The diagnosis of venous gas embolism is largely clinical and requires high suspicion. Sudden symptoms after or during an invasive procedure such as loss of consciousness or hemodynamic instability are highly suggestive of gas embolism. The temporal relationship between symptoms and invasive procedures is the biggest clue in making the diagnosis. Various monitors used during surgery which may already be in place can be helpful in making the diagnosis of venous gas embolism or arterial gas embolism. Transesophageal echocardiography may visualize a gas bubble in the heart and is the most sensitive diagnostic test for venous gas emboli. Precordial Doppler monitoring is the most sensitive noninvasive test routinely used. As noted previously, end-tidal carbon dioxide and nitrogen monitoring are useful in detecting venous gas emboli that have lodged into the pulmonary vasculature. Additionally, a drop in tidal volume is more specific for venous gas embolism than many other tests.

Treatment / Management

Treatment of venous gas embolism is largely supportive. The first intervention should be to discontinue any gasses such as nitrous oxide which may be flowing into the patient. One hundred percent O2 supplementation may be used to correct hypoxia/hypoxemia as well as decrease the size of the bubble due to a diffusion gradient allowing nitrogen to leave the gas embolus. For severe venous gas embolism causing hemodynamic instability, cardiac massage may be beneficial. Cardiac massage would move air out of the pulmonary outflow vasculature and into the smaller vessels thus improving blood flow. If a catheter is already in place such as a subclavian vein catheter, it is possible to advance the catheter into the heart and "suck out" the gas emboli. Positioning in the left lateral decubitus may be beneficial during this procedure so as to trap the emboli in the right heart for easier removal. However, there is no data supporting the emergent placement of an intravenous catheter for venous gas embolism management if one is not already in place.[8][9][10]

Inotropic agents such as dobutamine and ephedrine may be used if the right heart function is compromised. This will increase preload to the left heart resulting in improved cardiac output.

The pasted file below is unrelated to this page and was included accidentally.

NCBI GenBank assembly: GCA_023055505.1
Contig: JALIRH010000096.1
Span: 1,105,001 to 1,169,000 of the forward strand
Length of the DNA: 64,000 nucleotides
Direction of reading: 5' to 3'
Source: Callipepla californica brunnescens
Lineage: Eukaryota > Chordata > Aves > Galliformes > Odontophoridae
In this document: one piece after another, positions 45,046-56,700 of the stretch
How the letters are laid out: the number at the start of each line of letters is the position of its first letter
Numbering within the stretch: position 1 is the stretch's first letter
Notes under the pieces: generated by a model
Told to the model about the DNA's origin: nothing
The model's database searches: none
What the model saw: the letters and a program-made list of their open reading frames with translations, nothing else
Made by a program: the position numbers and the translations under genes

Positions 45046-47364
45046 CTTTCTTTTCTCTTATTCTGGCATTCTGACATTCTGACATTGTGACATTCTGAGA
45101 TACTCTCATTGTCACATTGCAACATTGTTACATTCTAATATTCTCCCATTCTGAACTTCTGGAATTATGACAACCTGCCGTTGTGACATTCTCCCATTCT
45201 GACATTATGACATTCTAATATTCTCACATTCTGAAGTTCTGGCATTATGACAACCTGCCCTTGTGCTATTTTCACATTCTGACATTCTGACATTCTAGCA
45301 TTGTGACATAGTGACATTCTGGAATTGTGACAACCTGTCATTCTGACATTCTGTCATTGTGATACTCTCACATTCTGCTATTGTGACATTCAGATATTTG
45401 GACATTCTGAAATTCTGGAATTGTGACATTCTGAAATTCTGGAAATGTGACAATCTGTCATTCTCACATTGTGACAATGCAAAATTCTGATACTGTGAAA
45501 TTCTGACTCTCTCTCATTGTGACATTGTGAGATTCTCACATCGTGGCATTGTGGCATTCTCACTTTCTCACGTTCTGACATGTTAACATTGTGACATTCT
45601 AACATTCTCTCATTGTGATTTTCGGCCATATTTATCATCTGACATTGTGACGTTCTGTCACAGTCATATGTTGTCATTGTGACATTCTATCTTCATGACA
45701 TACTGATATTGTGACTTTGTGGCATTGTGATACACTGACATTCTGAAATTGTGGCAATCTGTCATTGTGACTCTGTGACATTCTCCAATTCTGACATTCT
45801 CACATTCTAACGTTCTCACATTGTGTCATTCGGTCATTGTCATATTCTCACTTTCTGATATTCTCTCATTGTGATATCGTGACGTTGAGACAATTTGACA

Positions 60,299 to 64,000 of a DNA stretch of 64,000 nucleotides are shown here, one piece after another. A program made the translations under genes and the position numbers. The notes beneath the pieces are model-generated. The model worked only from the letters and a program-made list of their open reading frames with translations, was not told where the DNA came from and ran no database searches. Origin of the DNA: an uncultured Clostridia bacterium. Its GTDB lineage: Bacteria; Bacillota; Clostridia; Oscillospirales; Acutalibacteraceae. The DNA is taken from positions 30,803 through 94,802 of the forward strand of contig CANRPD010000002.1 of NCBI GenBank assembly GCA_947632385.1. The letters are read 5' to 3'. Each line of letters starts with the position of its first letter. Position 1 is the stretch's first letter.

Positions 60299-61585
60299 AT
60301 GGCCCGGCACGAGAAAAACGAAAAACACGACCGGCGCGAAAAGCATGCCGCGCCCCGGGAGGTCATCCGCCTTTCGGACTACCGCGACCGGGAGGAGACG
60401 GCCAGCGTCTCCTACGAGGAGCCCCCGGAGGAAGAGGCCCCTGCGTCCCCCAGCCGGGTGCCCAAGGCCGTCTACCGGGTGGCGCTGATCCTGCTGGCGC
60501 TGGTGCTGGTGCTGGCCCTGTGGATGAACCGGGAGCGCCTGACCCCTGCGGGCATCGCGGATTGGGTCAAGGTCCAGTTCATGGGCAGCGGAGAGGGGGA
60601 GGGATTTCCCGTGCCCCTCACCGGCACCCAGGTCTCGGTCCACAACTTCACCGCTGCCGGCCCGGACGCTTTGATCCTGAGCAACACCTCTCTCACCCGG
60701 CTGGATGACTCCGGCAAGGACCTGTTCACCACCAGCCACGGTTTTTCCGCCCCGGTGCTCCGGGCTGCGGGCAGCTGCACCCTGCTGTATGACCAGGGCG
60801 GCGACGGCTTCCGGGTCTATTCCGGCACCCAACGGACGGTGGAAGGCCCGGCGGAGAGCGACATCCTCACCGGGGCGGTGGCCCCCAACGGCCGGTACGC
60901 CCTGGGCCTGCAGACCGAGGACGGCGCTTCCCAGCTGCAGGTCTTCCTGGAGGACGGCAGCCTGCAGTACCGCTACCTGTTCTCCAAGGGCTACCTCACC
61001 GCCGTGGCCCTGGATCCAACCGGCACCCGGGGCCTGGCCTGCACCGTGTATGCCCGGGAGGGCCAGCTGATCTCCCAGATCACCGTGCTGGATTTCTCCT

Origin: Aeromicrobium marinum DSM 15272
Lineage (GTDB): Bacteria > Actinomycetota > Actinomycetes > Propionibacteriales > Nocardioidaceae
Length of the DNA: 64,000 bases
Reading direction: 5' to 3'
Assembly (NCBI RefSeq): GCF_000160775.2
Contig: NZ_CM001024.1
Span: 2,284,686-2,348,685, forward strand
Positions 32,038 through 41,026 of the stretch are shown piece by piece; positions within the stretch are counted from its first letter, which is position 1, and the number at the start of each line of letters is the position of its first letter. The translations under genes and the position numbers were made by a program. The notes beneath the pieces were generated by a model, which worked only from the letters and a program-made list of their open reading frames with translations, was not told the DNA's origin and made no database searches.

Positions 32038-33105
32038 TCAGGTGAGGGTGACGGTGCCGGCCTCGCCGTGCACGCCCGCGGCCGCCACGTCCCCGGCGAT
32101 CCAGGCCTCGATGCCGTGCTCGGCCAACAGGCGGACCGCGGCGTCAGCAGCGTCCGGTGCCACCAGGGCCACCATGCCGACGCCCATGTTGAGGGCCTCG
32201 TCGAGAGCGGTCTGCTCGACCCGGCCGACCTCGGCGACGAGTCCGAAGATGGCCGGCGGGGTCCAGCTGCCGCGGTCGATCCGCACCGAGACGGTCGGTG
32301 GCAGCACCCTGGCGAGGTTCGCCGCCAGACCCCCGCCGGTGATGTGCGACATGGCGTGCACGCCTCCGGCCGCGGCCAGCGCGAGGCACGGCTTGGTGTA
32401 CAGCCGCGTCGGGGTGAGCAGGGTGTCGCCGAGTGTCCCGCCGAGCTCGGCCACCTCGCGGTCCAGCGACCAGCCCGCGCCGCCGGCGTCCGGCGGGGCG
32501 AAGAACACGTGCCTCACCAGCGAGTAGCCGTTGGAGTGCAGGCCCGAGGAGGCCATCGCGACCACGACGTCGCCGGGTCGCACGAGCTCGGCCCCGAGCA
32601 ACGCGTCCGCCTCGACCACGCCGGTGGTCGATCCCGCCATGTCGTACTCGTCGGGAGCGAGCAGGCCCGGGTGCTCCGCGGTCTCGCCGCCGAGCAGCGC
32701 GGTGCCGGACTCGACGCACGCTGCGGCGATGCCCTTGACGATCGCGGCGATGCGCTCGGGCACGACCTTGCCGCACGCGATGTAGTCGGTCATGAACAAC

While hyperbaric oxygen therapy is commonly used in arterial gas embolism, its use in venous gas embolism is not routine. Most patients with small venous gas embolisms have few, if any, symptoms and do not require treatment. Generally, with smaller venous gas embolisms, the embolus will eventually reach the lungs, become trapped, and diminish in size as the patient breathes. In cases of severe hemodynamic instability, hyperbaric oxygen therapy may be considered, but there is no data clearly demonstrating benefit.

Pearls and Other Issues

Trendelenburg position has been advocated in the past, but when studied, has been shown to be ineffective and potentially harmful.

Enhancing Healthcare Team Outcomes

The diagnosis and management of venous gas embolism is usually with an interprofessional team that consists of an anesthesiologist, internist, hyperbaric chamber specialist, cardiologist, ICU nurses and a neurologist. The treatment of venous gas embolism is largely supportive. Besides providing oxygen and managing hemodynamic instability, observation for complications is important. 

While hyperbaric oxygen therapy is commonly used in arterial gas embolism, its use in venous gas embolism is not routine. Most patients with small venous gas embolisms have few, if any, symptoms and do not require treatment. Generally, with smaller venous gas embolisms, the embolus will eventually reach the lungs, become trapped, and diminish in size as the patient breathes. In cases of severe hemodynamic instability, hyperbaric oxygen therapy may be considered, but there is no data clearly demonstrating benefit.

The outcomes of patients with venous gas embolism depend on the amount and presence of neurological symptoms. Patients without symptoms have a good prognosis but those who develop neurological symptoms may have residual deficits even after treatment. When large volumes of gas are involved, death is common. [11](Level V)


References